- Esposito, C. (1999). Learning in urban blight: School climate and its effect on the school performance of urban, minority, low-income children. School Psychology Review. Special Issue: Beginning school ready to learn: Parental involvement and effective educational programs, 28(3), 365–377.Google Scholar
- Fisher, D. L., & Fraser, B. J. (1982). Validity and use of the classroom environment scale. Educational Evaluation and Policy Analysis, 5, 261–271.Google Scholar
- Glisson, C., Landsverk, J., Schoenwald, S., Kelleher, K., Hoagwood, K. E., Mayberg, S., et al. (2008). Assessing the organizational social context (OSC) of mental health services: Implications for research and practice. Administration and Policy in Mental Health and Mental Health Services Research. Special Issue: Improving Mental Health Services, 35(1–2), 98–113. doi: 10.1007/s10488-007-0148-5.CrossRefGoogle Scholar
- Halpin, A. W., & Croft, D. B. (1963). The organizational climate of schools. Chicago: Midwest Administration Center of the University of Chicago.Google Scholar
- Hargrove, T., Walker, B. L., & Huber, R. A. (2004). No teacher left behind: Supporting teachers as they implement standards-based reform in a test-based education environment. Education, 124(3), 567–572. Retrieved from http://search.ebscohost.com/login.aspx?direct=true&db=eft&AN=507903147&site=ehost-live.
- Hoy, W. K., Hannum, J., & Tschannen-Moran, M. (1998). Organizational climate and student achievement: A parsimonious and longitudinal View. Journal of School Leadership, 8(4), 336–359.Google Scholar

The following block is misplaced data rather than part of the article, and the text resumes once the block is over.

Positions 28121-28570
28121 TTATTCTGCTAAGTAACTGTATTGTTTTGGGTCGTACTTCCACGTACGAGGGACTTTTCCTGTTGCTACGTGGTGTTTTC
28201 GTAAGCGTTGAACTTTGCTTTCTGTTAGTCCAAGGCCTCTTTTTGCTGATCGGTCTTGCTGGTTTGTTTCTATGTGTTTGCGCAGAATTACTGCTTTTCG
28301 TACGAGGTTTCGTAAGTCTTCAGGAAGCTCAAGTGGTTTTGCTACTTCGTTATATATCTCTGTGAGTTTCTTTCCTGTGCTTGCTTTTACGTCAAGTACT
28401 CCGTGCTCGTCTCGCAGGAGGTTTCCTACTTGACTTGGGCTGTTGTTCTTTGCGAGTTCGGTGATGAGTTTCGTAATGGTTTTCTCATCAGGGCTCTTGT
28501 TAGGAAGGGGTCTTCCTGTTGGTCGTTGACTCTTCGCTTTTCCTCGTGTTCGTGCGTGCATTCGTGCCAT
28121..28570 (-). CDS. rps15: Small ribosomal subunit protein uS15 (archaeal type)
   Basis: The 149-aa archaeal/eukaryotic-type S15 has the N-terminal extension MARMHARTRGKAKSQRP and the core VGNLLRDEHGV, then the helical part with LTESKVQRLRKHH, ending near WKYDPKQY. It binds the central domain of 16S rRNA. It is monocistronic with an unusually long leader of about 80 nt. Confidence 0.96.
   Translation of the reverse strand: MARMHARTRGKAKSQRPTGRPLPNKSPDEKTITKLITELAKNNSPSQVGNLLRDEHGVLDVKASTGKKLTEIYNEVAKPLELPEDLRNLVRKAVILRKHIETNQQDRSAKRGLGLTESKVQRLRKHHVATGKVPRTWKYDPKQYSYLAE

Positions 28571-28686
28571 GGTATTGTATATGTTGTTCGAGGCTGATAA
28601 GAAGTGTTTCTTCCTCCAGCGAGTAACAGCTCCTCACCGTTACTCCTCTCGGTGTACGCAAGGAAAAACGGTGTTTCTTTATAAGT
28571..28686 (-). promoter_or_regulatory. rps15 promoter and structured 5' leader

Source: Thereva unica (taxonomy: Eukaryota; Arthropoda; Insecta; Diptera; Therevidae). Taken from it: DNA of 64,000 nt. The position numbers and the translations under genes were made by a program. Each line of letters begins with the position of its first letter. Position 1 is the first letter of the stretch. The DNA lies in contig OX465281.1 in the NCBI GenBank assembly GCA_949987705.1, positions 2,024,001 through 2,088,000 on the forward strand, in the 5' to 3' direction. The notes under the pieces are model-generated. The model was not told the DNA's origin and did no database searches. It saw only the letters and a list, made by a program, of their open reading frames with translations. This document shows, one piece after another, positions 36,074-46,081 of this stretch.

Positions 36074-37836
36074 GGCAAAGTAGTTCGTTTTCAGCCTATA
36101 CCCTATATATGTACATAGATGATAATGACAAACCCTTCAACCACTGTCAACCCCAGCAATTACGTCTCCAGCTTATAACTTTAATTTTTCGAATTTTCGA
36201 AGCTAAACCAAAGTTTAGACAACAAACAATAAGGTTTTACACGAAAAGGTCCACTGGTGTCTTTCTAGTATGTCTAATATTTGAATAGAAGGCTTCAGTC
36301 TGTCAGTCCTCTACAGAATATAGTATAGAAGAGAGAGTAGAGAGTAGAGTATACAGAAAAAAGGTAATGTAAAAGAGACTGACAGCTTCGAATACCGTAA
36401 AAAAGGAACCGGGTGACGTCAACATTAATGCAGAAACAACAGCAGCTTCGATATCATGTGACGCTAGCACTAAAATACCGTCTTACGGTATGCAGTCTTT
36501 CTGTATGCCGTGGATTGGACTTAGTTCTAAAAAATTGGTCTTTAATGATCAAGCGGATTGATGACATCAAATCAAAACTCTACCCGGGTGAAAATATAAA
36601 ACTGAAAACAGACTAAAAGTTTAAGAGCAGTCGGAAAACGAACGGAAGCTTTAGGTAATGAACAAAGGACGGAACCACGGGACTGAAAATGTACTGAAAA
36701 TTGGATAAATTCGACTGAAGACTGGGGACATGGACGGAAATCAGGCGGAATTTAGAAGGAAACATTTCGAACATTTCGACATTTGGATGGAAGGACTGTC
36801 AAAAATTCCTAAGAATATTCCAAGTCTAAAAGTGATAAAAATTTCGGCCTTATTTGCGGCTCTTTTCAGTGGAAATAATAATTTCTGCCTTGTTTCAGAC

- Hoy, W. K., & Miskel, C. G. (1987). Educational administration: Theory, research, and practice. New York, NY: Random House.Google Scholar
- Hoy, W. K., & Tarter, C. J. (1997). The road to open and healthy schools: A handbook for change. Thousand Oaks, CA: Corwin Press.Google Scholar
- Hoy, W. K., Tarter, C. J., & Kottkamp, R. B. (1991). Open schools/healthy schools: Measuring organizational climate. Beverly Hills, CA: Sage.Google Scholar
- Kappa, P. D. (1980). Why do some urban schools succeed? The Phi Delta Kappa study of exceptional urban elementary schools. Bloomington, IN: Phi Delta Kappa.Google Scholar
- McKay, M. M., Atkins, M. S., Hawkins, T., Brown, C., & Lynn, C. J. (2003). Inner-city African American parental involvement in children’s schooling: Racial socialization and social support from the parent community. American Journal of Community Psychology, 32(1/2), 107–114. doi: 10.1023/A:1025655109283.PubMedCrossRefGoogle Scholar
- Miles, M. B. (1965). Planned change and organizational health: Figure and ground. In R. O. Carlson, A. Gallaher, M. B. Miles, R. J. Pellegrin, & E. M. Rogers (Eds.), Change processes in the public schools (pp. 11–34). Eugene, OR: The Center for the Advanced Study of Educational Administration, University of Oregon.Google Scholar
- Office of Special Education Programs. (2005). School-wide positive behavior support: Implementers’ blueprint and self-assessment. Eugene, OR: University of Oregon. Retrieved from http://www.osepideasthatwork.org/toolkit/pdf/SchoolwideBehaviorSupport.pdf.
- Parsons, T. (1967). Some ingredients of a general theory of formal organization. In A. W. Halpin (Ed.), Administrative theory in education (pp. 40–72). New York, NY: Macdan.Google Scholar
- Pelsma, D. M., Richard, G. V., Harrington, R. G., & Burry, J. M. (1989). The quality of teacher work life survey: A measure of teacher stress and job satisfaction. Measurement and Evaluation in Counseling and Development, 21(4), 165–176.Google Scholar
- Ringeisen, H., Henderson, K., & Hoagwood, K. (2003). Context matters: Schools and the “research to practice gap” in children’s mental health. School Psychology Review, 32(2), 153–168.Google Scholar
- Taylor, D. L., & Tashakkori, A. (1995). Decision participation and school climate as predictors of job satisfaction and teachers’ sense 63(3), 217. Retrieved from http://search.ebscohost.com/login.aspx?direct=true&db=tfh&AN=9509266042&site=ehost-live.